Since DOMA was overturned by the U.S. Supreme Court, changes have been coming up in Kentucky and other states at a pretty rapid (for the law) pace. We will start with Kentucky. For the two cases filed in the two Federal jurisdictions in Kentucky, which were filed by Shannon Fauver of the Fauver Law Office, all of the Defendants have been served and the first answers are due back from the Defendants on September 16, 2013.
There is also another case in Kentucky currently in which a Jefferson County Judge will have to decide if there is spousal privilege, in a murder case, when Kentucky does not currently recognize the same-sex marriage of the Defendant and her wife. http://www.theguardian.com/world/2013/aug/12/gay-couple-kentucky-spousal-privilege-protection
There was an attempt to have a trial on a case of two men who were arrested when they were denied a marriage license and then refused to leave the clerk’s office. The trial has been rescheduled as the attorneys were unable to find enough people from the jury pool that were not biased one way or the other. That trial has been rescheduled so that they can attempt to have an unbiased jury the next time. http://www.wlky.com/news/local-news/louisville-news/gay-couple-on-trial-after-arrest-while-applying-for-marriage-license/-/9718340/21337450/-/f7k5cr/-/index.html
As of last week the I.R.S. has decided that same-sex married couples will be treated the same as all other married couples for tax purposes. This is a change from their ruling right after the Defense of Marriage Act was overturned which precluded the same-sex married couples that live in the (currently) 37 states that do not recognize same-sex marriages from filing joint taxes.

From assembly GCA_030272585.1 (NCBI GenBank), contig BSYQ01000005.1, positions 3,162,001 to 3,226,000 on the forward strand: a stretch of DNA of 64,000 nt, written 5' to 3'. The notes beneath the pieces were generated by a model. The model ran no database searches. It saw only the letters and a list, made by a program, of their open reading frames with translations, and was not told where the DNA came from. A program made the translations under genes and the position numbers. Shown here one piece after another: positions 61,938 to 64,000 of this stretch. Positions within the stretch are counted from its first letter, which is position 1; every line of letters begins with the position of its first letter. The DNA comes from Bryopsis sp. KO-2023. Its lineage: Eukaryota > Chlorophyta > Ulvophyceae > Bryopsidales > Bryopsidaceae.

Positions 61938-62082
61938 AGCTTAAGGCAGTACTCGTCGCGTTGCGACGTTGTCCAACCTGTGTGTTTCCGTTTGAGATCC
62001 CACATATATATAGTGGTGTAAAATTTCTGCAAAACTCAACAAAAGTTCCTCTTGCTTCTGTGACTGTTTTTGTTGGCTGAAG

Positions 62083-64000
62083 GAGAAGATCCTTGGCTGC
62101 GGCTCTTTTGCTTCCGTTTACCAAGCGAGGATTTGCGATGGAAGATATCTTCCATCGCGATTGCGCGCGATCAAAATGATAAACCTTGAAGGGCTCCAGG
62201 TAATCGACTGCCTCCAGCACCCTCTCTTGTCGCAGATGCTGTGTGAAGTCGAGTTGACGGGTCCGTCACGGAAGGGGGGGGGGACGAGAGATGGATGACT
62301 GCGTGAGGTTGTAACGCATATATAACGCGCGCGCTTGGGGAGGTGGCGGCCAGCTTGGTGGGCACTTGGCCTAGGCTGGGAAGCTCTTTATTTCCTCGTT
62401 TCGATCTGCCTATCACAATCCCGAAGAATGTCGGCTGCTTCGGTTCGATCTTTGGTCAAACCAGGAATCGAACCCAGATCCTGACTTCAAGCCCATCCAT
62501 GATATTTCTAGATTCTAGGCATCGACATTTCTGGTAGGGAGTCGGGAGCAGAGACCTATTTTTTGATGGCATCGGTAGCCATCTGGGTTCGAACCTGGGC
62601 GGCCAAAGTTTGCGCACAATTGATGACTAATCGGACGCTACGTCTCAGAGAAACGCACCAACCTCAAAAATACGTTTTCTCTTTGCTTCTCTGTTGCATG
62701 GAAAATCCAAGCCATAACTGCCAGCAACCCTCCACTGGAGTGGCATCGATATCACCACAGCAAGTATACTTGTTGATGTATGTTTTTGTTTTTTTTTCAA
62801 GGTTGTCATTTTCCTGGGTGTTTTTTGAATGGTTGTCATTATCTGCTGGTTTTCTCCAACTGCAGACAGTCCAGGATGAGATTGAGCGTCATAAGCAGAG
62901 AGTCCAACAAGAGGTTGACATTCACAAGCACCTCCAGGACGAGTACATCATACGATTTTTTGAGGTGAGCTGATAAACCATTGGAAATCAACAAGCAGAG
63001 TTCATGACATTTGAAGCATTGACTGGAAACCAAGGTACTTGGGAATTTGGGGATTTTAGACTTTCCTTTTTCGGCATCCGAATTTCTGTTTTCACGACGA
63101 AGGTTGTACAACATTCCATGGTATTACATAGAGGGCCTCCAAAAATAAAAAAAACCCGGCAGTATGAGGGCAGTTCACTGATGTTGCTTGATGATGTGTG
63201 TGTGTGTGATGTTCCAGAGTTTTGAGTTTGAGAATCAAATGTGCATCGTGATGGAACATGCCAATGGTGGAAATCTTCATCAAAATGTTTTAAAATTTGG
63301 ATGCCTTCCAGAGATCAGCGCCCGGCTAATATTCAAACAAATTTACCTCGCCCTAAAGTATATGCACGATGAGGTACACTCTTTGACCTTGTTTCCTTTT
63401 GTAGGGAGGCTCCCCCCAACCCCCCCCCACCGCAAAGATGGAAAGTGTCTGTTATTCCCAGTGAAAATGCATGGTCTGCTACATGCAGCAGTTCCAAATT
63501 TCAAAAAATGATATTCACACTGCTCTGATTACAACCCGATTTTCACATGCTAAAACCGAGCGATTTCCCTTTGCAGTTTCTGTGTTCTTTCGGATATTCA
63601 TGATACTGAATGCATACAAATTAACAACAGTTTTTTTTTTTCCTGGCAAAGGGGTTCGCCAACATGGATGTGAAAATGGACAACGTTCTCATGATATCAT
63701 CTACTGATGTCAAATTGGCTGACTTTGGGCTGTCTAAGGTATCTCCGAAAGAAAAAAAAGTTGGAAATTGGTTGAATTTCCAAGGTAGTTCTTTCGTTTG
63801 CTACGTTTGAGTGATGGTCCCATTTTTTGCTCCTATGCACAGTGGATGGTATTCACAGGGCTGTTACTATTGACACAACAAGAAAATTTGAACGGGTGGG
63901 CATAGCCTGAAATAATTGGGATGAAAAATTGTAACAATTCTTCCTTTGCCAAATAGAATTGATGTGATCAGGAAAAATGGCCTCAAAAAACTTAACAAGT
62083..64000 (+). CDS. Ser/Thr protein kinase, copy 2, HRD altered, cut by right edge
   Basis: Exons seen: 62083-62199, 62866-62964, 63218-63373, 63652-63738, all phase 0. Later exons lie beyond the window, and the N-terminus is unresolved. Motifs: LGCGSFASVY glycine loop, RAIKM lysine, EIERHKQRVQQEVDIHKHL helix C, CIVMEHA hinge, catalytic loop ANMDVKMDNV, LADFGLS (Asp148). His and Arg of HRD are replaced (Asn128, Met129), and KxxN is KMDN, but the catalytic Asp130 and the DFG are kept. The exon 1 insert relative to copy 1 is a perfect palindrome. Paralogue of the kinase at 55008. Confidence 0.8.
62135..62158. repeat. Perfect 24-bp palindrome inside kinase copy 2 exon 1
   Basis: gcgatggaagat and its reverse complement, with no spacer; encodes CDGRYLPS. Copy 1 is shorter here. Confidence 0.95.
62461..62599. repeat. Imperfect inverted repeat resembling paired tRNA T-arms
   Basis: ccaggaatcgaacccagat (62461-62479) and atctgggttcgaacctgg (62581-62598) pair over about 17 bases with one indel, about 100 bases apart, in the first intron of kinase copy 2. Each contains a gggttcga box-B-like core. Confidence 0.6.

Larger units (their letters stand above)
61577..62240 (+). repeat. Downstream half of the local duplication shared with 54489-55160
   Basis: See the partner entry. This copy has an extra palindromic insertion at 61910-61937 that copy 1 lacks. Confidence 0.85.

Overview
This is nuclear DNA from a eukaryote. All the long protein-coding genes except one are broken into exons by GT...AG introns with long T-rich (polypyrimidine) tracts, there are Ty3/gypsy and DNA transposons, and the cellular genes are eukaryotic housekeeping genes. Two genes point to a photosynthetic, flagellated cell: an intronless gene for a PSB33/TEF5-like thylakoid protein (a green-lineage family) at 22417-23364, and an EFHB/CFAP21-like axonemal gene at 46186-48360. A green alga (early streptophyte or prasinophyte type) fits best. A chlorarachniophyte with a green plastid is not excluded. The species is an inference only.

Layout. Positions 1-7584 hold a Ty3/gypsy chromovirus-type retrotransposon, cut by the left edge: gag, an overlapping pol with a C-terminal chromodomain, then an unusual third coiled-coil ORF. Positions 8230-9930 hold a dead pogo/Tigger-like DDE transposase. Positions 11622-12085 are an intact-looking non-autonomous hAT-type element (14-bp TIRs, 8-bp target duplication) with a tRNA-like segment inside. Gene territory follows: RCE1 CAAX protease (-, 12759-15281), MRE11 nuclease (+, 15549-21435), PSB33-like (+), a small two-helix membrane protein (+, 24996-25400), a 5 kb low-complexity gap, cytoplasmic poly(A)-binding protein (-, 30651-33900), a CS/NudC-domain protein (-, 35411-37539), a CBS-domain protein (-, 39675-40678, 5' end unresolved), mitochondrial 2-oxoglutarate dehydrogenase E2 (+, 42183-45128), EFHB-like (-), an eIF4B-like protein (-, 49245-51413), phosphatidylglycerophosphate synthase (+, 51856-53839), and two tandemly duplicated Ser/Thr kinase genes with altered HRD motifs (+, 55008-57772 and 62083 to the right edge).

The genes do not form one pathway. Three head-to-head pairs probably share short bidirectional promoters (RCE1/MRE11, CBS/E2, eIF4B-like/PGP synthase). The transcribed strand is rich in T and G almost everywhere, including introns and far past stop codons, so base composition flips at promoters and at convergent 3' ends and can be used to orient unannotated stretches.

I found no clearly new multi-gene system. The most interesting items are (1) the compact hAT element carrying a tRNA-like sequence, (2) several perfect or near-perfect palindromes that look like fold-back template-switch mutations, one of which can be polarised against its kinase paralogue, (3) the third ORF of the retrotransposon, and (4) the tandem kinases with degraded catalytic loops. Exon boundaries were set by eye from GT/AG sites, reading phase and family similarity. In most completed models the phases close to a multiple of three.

In Ohio, yesterday, for a second time, the a judge has ordered that a same-sex marriage is to be recognized. Unfortunately, both lawsuits were filed in relation to making sure that the marriage was to be listed on death certificates for the couples. It is a great outcome, but it is too bad it had to be for death certificate purposes and not something that all the parties could have benefited from while still alive.
Now, Texas has the possibility of making two different and contradictory rulings on same-sex marriages this week. On one hand, Texas has refused to process same-sex benefits for members of the Texas National Guard, even when the Department of Defense has announced it will recognize same-sex marriages; http://www.npr.org/blogs/thetwo-way/2013/09/04/218915918/texas-mississippi-national-guard-wont-process-same-sex-claims while on the other, a lawsuit has been filed to have Texas to have Texas allow same-sex divorces in the State. http://www.lambdalegal.org/blog/texas-must-allow-married-same-sex-couples-to-divorce
As it currently stands, if a state does not recognize a marriage, then you can’t get divorced in that state. That means that is you are legally married individual in one of the 37 states that does not currently recognize your marriage, then you can’t get divorced easily. D.C. has even changed their rules to allow divorces for non-residents, if you were married there, just for that purpose. Normally, you would have to be a resident of the District of Columbia in order to divorce there, but a divorce isn’t currently possible for same-sex married couples in most states.
I am sure that there may be some more news on the GLBT front today, but this is what I know for this morning.